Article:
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This is a broad question, but the premise is fairly simple: what technological advancements that we take for granted today might be lost, or might no longer be necessary for a spacefaring civilization? There are a few obvious answers that come to mind, such as firearms (which ultimately are not "necessary"), but might there be other things that could be lost, such as certain means of terrestrial transportation, or computing/communications technology, that might be done away with, and still allow said civilization to engage in regular interplanetary space travel?

Once again, I understand this is a broad question, but I'm trying to start from the ground up here, at least on a technological level. There are lots of sci-fi stories that imagine that the future will be more technologically advanced in essentially every way, but I can't help but wonder if there are things we might actually lose along the way.

Edit: In response to this question being put on hold, I will try to narrow it down a bit. I am not imagining a civilization that lives exclusively in space, as some of the answers below seem to have assumed (the answers were still insightful though, so thank you). I am instead imagining a civilization that has the technological capability to travel between planets (specifically within the same solar system, so so-called "FTL" travel is out), and has colonized those planets, with large, thriving cities and permanent societies/cultures on their surfaces. Within this context, I am wondering what technologies we take for granted today, specifically things like cars, firearms, computers, cell phones, etc., would no longer be necessary or present in such a civilization. The premise behind this question is whether or not it is realistic to imagine a spacefaring, human civilization that has advanced significantly in some technological areas (such as rocketry and space travel) but has regressed in others (automobiles, firearms, computers, etc.).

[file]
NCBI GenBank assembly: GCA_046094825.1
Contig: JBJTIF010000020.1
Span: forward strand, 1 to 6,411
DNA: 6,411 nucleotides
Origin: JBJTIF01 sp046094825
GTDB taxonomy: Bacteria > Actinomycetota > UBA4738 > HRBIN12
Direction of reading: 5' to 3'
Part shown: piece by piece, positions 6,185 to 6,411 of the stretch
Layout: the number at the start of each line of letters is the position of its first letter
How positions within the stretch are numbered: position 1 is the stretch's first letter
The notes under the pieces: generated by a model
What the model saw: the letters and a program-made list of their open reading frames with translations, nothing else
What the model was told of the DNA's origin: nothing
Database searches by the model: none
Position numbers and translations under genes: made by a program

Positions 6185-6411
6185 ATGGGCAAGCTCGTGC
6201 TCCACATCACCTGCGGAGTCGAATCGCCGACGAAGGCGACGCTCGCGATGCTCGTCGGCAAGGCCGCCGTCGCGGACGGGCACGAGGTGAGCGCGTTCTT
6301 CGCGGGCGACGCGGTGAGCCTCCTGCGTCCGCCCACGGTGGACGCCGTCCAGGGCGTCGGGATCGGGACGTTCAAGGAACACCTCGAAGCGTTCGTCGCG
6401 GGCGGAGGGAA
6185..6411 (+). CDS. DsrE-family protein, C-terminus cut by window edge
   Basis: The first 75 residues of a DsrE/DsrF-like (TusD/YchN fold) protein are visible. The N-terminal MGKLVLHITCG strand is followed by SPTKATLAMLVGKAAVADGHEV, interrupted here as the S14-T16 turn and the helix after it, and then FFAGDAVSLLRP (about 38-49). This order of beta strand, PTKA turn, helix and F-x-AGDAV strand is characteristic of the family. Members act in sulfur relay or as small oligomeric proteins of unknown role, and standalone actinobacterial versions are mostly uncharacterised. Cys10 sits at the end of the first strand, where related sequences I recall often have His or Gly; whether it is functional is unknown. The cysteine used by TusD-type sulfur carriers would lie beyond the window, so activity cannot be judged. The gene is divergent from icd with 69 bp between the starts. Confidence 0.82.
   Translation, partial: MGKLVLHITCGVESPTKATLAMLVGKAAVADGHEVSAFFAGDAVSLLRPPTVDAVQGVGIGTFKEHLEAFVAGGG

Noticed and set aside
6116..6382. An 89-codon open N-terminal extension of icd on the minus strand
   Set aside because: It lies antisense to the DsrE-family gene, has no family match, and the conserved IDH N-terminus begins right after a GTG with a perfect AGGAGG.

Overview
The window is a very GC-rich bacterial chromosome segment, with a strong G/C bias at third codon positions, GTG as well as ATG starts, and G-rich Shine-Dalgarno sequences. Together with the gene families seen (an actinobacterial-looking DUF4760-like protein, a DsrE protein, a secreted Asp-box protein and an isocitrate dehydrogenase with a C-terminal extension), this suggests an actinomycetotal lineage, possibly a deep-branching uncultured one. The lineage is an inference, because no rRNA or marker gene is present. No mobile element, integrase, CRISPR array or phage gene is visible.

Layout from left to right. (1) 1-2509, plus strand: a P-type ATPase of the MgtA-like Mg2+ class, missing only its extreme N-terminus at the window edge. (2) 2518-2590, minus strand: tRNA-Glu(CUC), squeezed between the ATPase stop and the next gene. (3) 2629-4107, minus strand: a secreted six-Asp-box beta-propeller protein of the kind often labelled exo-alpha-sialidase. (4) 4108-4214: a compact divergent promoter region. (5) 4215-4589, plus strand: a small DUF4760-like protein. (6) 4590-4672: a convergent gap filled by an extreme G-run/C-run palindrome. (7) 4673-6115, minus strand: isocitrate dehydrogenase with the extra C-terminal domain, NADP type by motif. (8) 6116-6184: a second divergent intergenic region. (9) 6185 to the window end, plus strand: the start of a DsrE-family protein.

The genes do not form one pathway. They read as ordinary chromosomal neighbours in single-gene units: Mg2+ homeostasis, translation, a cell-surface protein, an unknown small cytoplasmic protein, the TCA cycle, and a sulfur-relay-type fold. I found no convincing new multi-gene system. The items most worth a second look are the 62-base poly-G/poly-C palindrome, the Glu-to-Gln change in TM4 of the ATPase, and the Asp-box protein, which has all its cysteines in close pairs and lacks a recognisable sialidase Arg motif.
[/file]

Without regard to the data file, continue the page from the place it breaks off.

For the purpose of example, imagine such a civilization as follows: rocket-based spaceships are regularly used for interplanetary travel within the confines of a specific solar system, but: beasts of burden are used in place of automobiles on the surfaces of those planets; swords, spears, and other medieval/ancient weapons are used instead of firearms; and textiles are produced by hand rather than en-mass in factories. Is such a civilization plausible, and if so, why? If not, why?

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closed as too broad by Mołot, L.Dutch, Separatrix, kingledion, Renan May 25 '18 at 13:38

Please edit the question to limit it to a specific problem with enough detail to identify an adequate answer. Avoid asking multiple distinct questions at once. See the How to Ask page for help clarifying this question. If this question can be reworded to fit the rules in the help center, please edit the question.

  • $\begingroup$ So in terms of spacefaring, do they plan to live in space indefinitely or seek and colonise new planets? With the latter I would say firearms could still be useful in order for protection. $\endgroup$ – Jonnyboy May 25 '18 at 8:05